You’ve heard this, right? “Find what you love and find a way to get paid for it.”
Or maybe “It’s not work if you love what you do.”
I’ve worked my whole life, typically multiple jobs at a time. But I think I’ve been aimed in the wrong direction. I’ve been feeding what’s come easily to me and using that as a lever to keep learning things. The learning things part is definitely a “what I love to do” and I do get paid for it, but it can be had in many ways.
I’ve been working parallel to creative careers, in part because the adjacent stuff pays better. I started in theater and music was instantly terrified by my colleagues who came from expensive suburban schools and had logged multiple productions a year under their belt. I chose the major because I liked to be on stage the few times I had been. Too quickly, I moved into spaces that came more easily to me. And I’ve been very successful there, earning promotions and leading teams because teaching and mentoring (and a decent spreadsheet) come easily to me.
I’ve been fortunate in my work life to always create jobs for myself that I liked and that gave me room to constantly learn, but lately, I’ve gone more than toes in on creative, terrifying, life-changing gigs. I finally committed to the title “writer” and not only use it regularly, but also do the work. I’m submitting, I’m getting editor feedback, I’m publishing and twice in as many years, I’ve been accepted to workshop with notable, incredible authors who become mentors.
And now, another step toward not just what I’m good at, but something that will challenge me. I have been offered the chance to work in a professional improv group. No longer a hobbyist, I’m treating my new creative ventures as significant late blooming and coming back around to where I started.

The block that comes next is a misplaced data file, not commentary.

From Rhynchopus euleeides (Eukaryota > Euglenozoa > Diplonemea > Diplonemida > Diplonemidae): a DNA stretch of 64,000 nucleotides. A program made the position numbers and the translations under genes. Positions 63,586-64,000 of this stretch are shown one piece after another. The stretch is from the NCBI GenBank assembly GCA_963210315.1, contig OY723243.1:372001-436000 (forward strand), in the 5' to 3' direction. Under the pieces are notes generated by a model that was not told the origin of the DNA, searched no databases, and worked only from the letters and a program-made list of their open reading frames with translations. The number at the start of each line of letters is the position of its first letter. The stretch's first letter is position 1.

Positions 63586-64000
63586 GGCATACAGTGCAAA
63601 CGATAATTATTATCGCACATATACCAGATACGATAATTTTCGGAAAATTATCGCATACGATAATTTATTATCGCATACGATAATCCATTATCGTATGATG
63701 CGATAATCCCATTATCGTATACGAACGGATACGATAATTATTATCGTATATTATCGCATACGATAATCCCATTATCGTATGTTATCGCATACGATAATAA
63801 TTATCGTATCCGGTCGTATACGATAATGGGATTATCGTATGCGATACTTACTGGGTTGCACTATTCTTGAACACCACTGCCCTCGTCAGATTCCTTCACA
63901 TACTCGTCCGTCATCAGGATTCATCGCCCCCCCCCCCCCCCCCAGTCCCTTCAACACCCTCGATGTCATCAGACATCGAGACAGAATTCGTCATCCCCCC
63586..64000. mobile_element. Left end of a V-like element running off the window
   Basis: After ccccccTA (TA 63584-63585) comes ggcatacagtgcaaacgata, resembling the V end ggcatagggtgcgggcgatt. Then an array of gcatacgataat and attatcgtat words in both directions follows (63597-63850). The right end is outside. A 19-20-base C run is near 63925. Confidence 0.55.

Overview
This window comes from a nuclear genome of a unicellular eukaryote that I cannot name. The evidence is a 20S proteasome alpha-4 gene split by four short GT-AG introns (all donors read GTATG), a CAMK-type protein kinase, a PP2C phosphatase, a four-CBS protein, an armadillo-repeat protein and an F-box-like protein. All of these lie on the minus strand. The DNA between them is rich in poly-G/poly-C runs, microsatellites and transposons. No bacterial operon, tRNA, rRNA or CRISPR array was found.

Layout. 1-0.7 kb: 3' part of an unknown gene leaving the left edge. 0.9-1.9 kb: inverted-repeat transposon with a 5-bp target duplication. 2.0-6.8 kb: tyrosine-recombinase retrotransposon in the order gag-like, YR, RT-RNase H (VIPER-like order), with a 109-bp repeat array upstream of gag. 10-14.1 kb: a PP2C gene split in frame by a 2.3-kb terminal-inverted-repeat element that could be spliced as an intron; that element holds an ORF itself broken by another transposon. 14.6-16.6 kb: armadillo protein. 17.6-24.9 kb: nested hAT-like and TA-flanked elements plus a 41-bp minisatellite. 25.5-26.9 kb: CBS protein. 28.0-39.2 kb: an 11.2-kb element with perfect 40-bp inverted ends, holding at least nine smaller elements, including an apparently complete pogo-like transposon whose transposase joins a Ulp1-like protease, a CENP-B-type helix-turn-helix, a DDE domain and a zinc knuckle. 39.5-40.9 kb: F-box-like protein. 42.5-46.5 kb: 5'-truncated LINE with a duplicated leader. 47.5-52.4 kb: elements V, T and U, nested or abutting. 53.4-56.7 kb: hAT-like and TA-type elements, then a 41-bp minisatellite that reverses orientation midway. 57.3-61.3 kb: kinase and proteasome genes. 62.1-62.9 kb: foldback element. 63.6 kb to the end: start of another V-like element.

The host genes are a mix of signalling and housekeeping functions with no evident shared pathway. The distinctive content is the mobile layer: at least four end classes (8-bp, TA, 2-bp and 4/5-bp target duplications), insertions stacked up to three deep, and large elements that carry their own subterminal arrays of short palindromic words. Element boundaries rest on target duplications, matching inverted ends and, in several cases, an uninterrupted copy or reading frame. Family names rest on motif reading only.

I like the middle part of my career. I’ve done excellent work, learned more than I ever knew I needed to, and have managed and met passionate colleagues. I’ve traveled all over for work, trusted by my bosses to represent our companies, to hone our messages and to grow programs.
But I’m also excited to start stacking up what may be the next parts of my career. I’m a creative. I always have been. I also masquerade as a person suited to a desk job and I’ve done that very well, but I love that mid-life, doors are opening and inviting me back to not just what I’m good at, but to that soul-feeding stuff that I’ve craved.
Maybe my real job is to testify that work doesn’t define you.
Jobs teach you things, success inspires you, but you pick the jobs, you make the success; you’re the one defining you. I hate saying “I’m a Jack of all trades,” because we often forget the end of that phrase is “and a master of none.” It’s unfair. You can master as many things trades as you like. I will.
Feminist, activist, outdoor advocate, animal lover, chocolate shake lover, reader, watcher, talker, actor, speaker, worker, writer, urban adventurer, hustler, involved, passionate, excited, ready.